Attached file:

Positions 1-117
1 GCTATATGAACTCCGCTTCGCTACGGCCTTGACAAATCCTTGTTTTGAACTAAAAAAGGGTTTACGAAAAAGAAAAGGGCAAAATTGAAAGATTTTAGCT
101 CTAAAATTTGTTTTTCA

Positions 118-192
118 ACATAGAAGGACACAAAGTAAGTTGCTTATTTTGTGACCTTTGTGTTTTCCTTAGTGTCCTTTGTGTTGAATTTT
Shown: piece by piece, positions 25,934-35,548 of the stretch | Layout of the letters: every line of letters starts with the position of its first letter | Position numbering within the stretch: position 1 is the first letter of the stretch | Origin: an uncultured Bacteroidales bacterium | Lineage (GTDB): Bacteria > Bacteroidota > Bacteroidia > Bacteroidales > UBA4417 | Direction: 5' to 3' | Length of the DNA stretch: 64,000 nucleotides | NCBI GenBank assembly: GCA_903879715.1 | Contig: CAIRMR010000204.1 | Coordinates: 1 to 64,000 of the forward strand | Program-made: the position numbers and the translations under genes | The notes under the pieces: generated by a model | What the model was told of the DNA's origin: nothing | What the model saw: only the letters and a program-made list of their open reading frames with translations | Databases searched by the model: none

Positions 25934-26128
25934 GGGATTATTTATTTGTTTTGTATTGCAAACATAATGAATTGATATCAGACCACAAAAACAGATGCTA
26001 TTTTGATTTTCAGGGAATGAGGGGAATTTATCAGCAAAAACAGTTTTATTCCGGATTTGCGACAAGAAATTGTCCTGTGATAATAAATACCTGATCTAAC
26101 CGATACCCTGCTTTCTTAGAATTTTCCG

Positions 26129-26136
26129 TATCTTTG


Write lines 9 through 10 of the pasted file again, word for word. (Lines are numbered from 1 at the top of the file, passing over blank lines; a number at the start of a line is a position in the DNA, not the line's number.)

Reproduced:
26001 TTTTGATTTTCAGGGAATGAGGGGAATTTATCAGCAAAAACAGTTTTATTCCGGATTTGCGACAAGAAATTGTCCTGTGATAATAAATACCTGATCTAAC
26101 CGATACCCTGCTTTCTTAGAATTTTCCG